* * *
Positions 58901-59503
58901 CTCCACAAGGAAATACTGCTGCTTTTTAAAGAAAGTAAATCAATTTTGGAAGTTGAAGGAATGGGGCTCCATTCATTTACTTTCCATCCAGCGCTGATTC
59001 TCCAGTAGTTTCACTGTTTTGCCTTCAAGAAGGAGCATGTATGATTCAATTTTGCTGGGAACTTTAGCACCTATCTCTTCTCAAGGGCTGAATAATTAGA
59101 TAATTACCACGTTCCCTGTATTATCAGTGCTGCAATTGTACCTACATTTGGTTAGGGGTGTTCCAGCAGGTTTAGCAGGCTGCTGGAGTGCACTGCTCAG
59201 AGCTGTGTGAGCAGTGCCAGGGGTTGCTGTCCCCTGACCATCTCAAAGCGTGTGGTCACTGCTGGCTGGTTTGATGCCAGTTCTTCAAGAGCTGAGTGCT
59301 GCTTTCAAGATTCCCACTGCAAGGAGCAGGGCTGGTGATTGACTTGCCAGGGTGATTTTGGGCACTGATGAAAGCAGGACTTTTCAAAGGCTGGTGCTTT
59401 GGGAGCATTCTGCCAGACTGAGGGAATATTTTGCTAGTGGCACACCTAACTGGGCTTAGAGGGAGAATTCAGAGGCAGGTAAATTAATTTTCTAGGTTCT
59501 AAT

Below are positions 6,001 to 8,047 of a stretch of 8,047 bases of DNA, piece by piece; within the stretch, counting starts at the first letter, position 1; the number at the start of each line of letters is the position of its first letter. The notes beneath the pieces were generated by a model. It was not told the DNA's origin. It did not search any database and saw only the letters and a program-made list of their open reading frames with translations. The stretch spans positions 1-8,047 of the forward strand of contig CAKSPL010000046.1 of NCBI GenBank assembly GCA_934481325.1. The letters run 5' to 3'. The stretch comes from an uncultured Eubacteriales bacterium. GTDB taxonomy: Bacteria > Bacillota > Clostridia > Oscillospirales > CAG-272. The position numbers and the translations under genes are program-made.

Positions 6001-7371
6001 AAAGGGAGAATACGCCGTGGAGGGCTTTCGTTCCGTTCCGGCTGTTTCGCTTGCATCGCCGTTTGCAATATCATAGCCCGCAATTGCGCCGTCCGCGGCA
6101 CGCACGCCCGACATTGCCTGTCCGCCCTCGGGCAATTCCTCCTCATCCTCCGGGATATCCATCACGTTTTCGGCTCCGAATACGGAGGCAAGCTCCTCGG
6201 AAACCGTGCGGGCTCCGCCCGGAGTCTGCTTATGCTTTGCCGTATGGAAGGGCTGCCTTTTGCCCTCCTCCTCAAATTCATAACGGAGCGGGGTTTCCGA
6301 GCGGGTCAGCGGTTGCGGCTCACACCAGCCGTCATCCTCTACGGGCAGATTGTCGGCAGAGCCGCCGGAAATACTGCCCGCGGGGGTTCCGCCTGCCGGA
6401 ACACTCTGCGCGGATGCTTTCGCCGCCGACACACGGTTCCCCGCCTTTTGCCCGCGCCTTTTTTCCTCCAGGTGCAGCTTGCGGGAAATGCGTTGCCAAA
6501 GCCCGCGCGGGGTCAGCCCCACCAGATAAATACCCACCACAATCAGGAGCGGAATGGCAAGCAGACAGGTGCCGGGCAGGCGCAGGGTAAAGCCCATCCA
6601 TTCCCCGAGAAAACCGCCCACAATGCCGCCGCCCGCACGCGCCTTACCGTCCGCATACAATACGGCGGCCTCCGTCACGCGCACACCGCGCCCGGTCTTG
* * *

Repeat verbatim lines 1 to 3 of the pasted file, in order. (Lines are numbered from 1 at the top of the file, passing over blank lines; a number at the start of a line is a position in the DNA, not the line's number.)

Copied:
Positions 58901-59503
58901 CTCCACAAGGAAATACTGCTGCTTTTTAAAGAAAGTAAATCAATTTTGGAAGTTGAAGGAATGGGGCTCCATTCATTTACTTTCCATCCAGCGCTGATTC
59001 TCCAGTAGTTTCACTGTTTTGCCTTCAAGAAGGAGCATGTATGATTCAATTTTGCTGGGAACTTTAGCACCTATCTCTTCTCAAGGGCTGAATAATTAGA